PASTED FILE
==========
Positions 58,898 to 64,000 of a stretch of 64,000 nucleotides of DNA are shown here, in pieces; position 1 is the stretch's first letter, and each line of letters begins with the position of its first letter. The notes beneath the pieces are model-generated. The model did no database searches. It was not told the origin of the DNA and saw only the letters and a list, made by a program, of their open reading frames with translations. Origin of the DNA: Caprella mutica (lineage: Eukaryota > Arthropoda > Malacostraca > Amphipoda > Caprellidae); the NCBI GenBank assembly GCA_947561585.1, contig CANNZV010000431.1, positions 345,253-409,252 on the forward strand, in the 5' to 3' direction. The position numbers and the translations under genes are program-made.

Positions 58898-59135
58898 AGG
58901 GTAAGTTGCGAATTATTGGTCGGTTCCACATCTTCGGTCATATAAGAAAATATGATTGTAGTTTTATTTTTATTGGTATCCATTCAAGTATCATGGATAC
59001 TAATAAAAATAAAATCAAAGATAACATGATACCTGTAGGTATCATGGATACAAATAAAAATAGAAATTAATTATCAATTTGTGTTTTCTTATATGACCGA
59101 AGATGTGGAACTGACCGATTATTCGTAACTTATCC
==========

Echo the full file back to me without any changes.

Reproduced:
Positions 58,898 to 64,000 of a stretch of 64,000 nucleotides of DNA are shown here, in pieces; position 1 is the stretch's first letter, and each line of letters begins with the position of its first letter. The notes beneath the pieces are model-generated. The model did no database searches. It was not told the origin of the DNA and saw only the letters and a list, made by a program, of their open reading frames with translations. Origin of the DNA: Caprella mutica (lineage: Eukaryota > Arthropoda > Malacostraca > Amphipoda > Caprellidae); the NCBI GenBank assembly GCA_947561585.1, contig CANNZV010000431.1, positions 345,253-409,252 on the forward strand, in the 5' to 3' direction. The position numbers and the translations under genes are program-made.

Positions 58898-59135
58898 AGG
58901 GTAAGTTGCGAATTATTGGTCGGTTCCACATCTTCGGTCATATAAGAAAATATGATTGTAGTTTTATTTTTATTGGTATCCATTCAAGTATCATGGATAC
59001 TAATAAAAATAAAATCAAAGATAACATGATACCTGTAGGTATCATGGATACAAATAAAAATAGAAATTAATTATCAATTTGTGTTTTCTTATATGACCGA
59101 AGATGTGGAACTGACCGATTATTCGTAACTTATCC